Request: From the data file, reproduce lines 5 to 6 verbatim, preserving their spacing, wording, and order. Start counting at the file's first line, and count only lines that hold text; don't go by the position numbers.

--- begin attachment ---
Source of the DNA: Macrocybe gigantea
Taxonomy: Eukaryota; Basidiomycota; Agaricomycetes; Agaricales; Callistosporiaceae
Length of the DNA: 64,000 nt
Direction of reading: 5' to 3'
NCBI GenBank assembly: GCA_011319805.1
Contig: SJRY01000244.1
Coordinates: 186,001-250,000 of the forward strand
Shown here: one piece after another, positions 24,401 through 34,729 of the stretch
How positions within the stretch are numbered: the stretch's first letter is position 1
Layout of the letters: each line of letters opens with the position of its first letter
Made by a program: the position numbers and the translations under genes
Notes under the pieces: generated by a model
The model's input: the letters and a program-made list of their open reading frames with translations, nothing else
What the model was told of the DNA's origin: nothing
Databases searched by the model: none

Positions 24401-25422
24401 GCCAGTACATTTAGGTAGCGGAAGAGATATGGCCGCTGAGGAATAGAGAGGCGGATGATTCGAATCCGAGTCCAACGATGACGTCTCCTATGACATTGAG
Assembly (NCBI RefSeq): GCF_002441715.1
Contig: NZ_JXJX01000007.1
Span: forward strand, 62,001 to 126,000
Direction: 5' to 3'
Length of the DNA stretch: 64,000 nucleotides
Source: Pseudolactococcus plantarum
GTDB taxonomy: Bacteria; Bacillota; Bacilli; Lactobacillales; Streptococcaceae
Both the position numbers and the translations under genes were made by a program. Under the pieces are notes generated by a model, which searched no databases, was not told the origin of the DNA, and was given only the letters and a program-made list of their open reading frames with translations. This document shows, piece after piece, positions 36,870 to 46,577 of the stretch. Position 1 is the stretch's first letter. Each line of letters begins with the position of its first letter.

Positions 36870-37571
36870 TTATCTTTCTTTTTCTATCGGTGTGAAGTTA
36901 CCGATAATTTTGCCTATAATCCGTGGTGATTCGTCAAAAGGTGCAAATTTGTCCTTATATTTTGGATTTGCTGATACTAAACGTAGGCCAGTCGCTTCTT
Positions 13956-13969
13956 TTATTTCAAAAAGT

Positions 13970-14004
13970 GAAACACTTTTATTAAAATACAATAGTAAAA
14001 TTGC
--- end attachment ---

NCBI GenBank assembly: GCA_011319805.1
Contig: SJRY01000244.1